Preaching St Matthew – the Human Face of God
At 9.30am on Saturday 1 February, eighty or so keen Readers and Methodist Local Preachers gathered at Durham High School for Girls for a day of study on the Gospel for the Year – St Matthew. It was a chilly, but bright clear and fresh morning, somehow in keeping with the energy and vitality present from the start of the day. Equally encouraging was the sight of so many coming from both Dioceses and from the Methodist Church, wanting to support each other in ministry and to learn together.
The day was led by me, David Bryan, Director of Studies for Lindisfarne RTP, and Mark Bryant, Bishop of Jarrow. Michael Beck, Tutor for Readers for LRTP, led the opening and closing prayers and helped facilitate the discussion groups.
I introduced St Matthew by highlighting how Irenaeus, Bishop of Lyon, had linked the four living creatures of Revelation 4.6-8 with the fourfold gospel. Irenaeus was keen to say that there were four gospels because the gospel had all of humankind in view. I then invited participants to discuss Irenaeus’ insistence that ‘Matthew is the Gospel of Christ’s humanity’ and asked, ‘To what extent does Matthew reveal the human face of God?’
Bishop Mark introduced the famous black and white film of 1964 by the Marxist Pier Paolo Pasolini. Utilizing key scenes from the movie, he illustrated how Pasolini presented an uncompromising portrait of Matthew’s Jesus, a disturber of the peace, a confronter especially of the religious authorities. Bishop Mark provocatively asked, ‘What does this mean for us who now preach in our Churches?’
In the final session I invited the participants to consider how Matthew paints a picture of Jesus as a true king who starkly contrasted with the monarchs of his day – Herod and Caesar. However I also drew attention to the less palatable picture in Matthew of God as a king at the final judgment. Do we who now preach Matthew need to develop the skill of being able to read both ‘with’ and also ‘against the grain’ of the gospel?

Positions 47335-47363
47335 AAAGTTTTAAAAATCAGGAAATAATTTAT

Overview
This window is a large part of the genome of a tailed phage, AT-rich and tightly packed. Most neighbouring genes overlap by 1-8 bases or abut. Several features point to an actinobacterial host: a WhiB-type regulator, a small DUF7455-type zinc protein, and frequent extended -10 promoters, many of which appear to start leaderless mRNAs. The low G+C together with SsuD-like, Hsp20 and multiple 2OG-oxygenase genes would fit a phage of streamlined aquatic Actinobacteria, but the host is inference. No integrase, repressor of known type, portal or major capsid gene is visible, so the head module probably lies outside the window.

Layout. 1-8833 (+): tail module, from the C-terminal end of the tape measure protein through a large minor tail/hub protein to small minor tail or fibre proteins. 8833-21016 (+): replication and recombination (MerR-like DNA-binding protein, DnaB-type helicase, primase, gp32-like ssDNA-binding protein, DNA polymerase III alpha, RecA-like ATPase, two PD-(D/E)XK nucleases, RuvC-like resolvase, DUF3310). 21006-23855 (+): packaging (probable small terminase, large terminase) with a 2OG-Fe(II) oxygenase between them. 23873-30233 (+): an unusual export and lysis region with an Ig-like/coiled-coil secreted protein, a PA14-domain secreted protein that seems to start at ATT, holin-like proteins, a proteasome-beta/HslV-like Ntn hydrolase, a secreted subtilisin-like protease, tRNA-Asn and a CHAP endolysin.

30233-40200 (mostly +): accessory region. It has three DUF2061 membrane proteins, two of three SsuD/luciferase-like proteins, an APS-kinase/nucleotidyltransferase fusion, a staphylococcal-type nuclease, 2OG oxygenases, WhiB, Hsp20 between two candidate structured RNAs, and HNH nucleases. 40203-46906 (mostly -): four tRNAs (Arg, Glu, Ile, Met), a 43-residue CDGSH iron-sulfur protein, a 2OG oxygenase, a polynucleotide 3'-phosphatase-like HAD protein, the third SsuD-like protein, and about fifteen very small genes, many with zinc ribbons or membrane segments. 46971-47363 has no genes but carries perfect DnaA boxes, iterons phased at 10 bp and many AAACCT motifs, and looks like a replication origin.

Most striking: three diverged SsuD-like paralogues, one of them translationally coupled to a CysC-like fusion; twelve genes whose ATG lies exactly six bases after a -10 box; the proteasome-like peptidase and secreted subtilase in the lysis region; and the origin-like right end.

Would those who came like to do this again? The answer was an emphatic, ‘Yes!’ The following are just a few of the responses we received following the event:
Thank you for a very inspiring workshop. The Pasolini film with its disturbing and lively pictures really drew one into the story. There was a very good mix of input with time for our own reflections. Michael’s last words about ‘Who do you think I am?’ really brought the message home, that this is not about any old Bible quotations, but about ourselves and our faith.
I very much enjoyed today’s event. The discussion questions were challenging and I feel I have come away with a great deal of food for thought.
David delivered his presentation in such an enthusiastic and readily understood way – he certainly got me thinking differently. The resources supplied were as always really good and very useful.
We will be offering a similar day in the autumn, looking at St Mark, the gospel for next year. The date will be advertised closer to the time.